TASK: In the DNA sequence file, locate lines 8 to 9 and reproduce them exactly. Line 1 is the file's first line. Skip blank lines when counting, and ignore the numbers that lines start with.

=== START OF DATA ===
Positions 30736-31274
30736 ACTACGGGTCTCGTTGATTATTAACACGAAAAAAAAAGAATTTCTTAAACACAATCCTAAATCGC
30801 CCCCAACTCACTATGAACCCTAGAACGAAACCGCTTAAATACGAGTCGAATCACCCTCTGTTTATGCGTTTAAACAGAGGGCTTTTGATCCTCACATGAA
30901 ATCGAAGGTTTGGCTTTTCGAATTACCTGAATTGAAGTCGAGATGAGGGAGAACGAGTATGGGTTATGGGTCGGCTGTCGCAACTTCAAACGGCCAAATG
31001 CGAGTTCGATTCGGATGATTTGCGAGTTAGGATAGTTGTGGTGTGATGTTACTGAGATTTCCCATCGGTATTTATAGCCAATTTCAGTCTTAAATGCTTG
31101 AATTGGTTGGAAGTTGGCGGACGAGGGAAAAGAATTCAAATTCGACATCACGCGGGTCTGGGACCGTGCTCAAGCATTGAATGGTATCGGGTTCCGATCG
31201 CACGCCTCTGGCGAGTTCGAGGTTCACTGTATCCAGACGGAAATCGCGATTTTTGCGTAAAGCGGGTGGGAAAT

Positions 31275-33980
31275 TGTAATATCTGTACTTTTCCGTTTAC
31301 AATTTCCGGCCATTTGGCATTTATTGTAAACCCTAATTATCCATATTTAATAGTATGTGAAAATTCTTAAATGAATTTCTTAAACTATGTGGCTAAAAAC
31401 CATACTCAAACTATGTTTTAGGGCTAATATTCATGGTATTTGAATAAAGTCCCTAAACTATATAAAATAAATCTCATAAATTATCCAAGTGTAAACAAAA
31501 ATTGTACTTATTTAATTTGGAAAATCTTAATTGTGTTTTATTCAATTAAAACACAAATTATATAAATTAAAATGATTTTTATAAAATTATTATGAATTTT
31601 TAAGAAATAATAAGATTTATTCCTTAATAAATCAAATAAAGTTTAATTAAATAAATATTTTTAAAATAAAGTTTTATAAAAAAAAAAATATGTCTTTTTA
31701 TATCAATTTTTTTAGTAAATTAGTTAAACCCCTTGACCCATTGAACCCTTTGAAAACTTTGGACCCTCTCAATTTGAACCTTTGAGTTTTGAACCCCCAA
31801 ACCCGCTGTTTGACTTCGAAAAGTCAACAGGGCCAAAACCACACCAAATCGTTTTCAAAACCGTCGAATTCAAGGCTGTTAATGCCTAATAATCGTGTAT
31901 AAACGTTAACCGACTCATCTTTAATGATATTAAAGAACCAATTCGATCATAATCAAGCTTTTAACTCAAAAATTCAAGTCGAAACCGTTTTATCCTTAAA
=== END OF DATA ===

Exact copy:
Positions 31275-33980
31275 TGTAATATCTGTACTTTTCCGTTTAC